Istanbul is a city full of surprises, history, culture and beautiful sights. In my opinion, Istanbul is one of the most interesting cities in Turkey and also in the world – everybody should visit it at least once in his life! You will miss something if you don’t! Like in every big city, there are plenty of amazing things to do in Istanbul – with almost endless possibilities. Today, I want to show you some great things to do in Istanbul, together with some of my fellow bloggers.
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You are looking for more beautiful places to visit in Turkey? You can find several Turkey travel guides on my blog!
A cruise down the Bosphorus is absolutely essential if you’re going on holiday to Istanbul. If you’re looking for something simple that gets the job done I would recommend you buy your ticket with the company Sehir Hatlari which offers various options including a full cruise and a short cruise throughout the day. Both of these are an absolute bargain.
I did the short Bosphorous cruise which I was shocked to hand over only 2USD for. The ferry is extremely comfortable and the scenery was absolutely incredible all of the way allowing me to spot all of the major sites. I was very lucky to have taken the cruise when there weren’t too many tourists around but apparently in the peak seasons, it’s recommended that you arrive approximately 30 minutes early at the ticket office in order to have your choice of seat. National holidays are apparently the most crowded of all.
During my trip, the weather was also perfect and warm so standing outside on the deck was a real pleasure. Again, I kept on asking myself how something like this could cost so little thinking of boat trips in other countries that aren’t even as spectacular!
If you have more time and are interested in the longer cruise, it involves stopping for three hours at Andalou Kavagi where you are free to go off on your own. Here you can visit Yoros Castle which is a bit of an upward trek and visit a restaurant for a bite to eat.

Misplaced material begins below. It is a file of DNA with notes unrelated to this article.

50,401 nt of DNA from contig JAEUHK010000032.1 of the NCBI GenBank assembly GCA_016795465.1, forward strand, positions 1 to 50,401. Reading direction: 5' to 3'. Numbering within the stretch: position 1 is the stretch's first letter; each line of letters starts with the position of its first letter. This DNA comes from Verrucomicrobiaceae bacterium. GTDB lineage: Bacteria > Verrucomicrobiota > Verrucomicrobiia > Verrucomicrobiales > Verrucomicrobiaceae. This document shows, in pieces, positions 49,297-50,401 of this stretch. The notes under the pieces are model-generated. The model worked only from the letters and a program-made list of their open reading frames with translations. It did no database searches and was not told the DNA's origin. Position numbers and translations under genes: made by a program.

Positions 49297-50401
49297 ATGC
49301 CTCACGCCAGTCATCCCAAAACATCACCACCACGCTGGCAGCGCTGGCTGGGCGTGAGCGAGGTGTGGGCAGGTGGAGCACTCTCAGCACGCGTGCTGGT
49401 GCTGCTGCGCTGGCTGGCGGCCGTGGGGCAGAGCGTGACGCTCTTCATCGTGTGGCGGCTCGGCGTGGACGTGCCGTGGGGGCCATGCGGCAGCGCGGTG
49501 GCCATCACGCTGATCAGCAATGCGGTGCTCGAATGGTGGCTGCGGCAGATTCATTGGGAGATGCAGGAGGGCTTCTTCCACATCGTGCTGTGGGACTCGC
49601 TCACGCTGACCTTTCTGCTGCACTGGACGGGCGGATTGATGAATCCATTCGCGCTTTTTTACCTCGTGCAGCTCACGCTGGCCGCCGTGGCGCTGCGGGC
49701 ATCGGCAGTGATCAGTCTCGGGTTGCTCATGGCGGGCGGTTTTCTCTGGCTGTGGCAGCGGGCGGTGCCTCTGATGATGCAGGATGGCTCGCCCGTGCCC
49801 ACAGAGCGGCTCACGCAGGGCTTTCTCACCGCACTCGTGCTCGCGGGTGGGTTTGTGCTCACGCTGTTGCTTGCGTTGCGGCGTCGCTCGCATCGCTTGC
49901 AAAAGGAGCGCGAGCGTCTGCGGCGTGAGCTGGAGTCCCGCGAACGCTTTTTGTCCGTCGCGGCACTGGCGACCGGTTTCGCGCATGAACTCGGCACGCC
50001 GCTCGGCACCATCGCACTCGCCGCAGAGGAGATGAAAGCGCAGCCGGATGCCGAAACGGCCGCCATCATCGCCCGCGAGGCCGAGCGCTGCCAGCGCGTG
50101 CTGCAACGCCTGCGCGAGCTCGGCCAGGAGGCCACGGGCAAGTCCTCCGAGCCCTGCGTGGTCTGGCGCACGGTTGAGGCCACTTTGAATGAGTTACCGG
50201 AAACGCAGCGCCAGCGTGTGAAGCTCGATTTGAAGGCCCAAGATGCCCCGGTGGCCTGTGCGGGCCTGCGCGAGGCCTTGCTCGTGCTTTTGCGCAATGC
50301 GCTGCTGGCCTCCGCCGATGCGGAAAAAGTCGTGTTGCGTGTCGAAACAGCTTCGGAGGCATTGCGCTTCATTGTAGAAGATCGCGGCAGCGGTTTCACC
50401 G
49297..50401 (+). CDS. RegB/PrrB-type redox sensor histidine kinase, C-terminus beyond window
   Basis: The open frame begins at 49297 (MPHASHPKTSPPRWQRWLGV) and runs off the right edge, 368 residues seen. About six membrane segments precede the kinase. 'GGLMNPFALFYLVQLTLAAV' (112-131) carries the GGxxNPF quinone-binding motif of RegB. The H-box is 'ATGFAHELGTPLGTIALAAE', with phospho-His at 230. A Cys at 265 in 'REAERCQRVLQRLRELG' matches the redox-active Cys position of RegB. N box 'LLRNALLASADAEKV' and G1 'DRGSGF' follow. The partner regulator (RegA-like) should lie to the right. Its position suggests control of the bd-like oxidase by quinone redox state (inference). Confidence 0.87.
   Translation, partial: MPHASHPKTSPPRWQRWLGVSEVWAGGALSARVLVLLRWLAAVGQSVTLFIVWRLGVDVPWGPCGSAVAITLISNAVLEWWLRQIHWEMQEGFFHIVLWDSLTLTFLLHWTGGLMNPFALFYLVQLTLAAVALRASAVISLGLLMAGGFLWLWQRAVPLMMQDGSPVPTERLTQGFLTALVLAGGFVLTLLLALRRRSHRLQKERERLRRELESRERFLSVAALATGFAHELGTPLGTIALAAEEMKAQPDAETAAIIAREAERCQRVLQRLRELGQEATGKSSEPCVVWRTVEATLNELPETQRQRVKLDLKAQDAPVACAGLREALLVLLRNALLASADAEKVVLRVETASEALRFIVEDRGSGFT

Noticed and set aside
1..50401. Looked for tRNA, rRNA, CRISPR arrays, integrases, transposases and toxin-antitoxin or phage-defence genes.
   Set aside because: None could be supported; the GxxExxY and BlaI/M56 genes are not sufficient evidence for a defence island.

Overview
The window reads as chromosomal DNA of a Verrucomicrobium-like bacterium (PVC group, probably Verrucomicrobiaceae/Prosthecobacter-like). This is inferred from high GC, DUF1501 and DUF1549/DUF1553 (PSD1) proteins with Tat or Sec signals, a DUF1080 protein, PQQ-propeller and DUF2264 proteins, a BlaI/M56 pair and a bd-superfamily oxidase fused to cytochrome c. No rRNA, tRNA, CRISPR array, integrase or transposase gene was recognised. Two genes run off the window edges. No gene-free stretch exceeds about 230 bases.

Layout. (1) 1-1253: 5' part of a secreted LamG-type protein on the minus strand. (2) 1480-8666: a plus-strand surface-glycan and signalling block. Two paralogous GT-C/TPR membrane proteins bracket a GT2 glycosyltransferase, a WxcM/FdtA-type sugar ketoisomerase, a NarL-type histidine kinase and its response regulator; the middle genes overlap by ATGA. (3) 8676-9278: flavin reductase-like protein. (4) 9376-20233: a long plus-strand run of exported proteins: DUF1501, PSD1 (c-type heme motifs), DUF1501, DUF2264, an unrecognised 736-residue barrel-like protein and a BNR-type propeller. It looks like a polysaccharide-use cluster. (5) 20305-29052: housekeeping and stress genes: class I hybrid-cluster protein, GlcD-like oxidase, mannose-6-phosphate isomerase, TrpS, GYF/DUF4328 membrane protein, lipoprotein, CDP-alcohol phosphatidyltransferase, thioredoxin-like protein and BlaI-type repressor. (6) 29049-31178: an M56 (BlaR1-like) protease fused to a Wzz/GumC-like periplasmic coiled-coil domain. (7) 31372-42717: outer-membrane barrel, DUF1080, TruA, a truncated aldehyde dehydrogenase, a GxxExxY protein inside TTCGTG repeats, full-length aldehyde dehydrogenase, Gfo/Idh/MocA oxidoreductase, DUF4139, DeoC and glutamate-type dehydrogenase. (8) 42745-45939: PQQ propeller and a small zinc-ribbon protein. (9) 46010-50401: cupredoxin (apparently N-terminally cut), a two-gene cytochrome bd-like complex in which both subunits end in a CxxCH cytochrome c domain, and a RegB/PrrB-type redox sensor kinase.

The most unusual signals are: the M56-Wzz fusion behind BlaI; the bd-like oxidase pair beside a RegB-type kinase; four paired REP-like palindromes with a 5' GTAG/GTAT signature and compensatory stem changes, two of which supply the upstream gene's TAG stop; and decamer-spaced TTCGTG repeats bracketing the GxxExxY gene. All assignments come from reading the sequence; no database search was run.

Submission by Ann Marie, Eco Conscious Traveller
We spent about one week in Istanbul and managed to visit more places than we had originally planned. Out of all the incredible things to do in Istanbul, the Basilica Cistern was one of our favorites, maybe because it was the only rather cold place in the city, as we were in Istanbul in July.
The Basilica Cistern is the biggest cistern out of hundreds cisterns located around Istanbul. It was built in 6th century AD in the times when Istanbul, called Constantinople back then, was the capital of the Byzantine Empire. The Cistern was built under a public square, the First Hill of Constantinople. There was a public basilica at the square which explains the origin of the name “basilica cistern”. From the outside you can see only a small entrance building but once you’re inside and your eyes get used to the dark you find yourself in a huge hall with hundreds of columns. The size of the Cistern is truly impressive; its total area is 9800 square meters, it can hold 80 000 cubic meters of water and the ceiling is supported by 336 columns, each 9 meters high. Almost all the columns used for the construction are recycled columns that had been used before – it explains why they all look different.
They were brought from all over the city. Most of them were parts of old temples and palaces. Besides the impressive numbers, the Basilica Cistern is an incredibly beautiful construction: A strange combination of a Roman temple and an underground reservoir, a forest of the marble columns in the huge dark and humid hall – something very different from other attractions in Istanbul. The central location of the Cistern makes it easy to combine it with visiting other major attractions of Istanbul like the Hagia Sophia, Blue Mosque or the Grand Bazaar.
Submission by Campbell & Alya, Stingy Nomads
No visit to Istanbul can be considered complete without climbing the Galata Tower. Built on a hill in the Beyoglu district, narrow cobblestone streets filled with charming cafes wind their way to the ancient stone structure. Standing tall above the Golden Horn and the Bosphorus Strait, this nine-story medieval stone tower is perhaps the city’s most iconic landmark.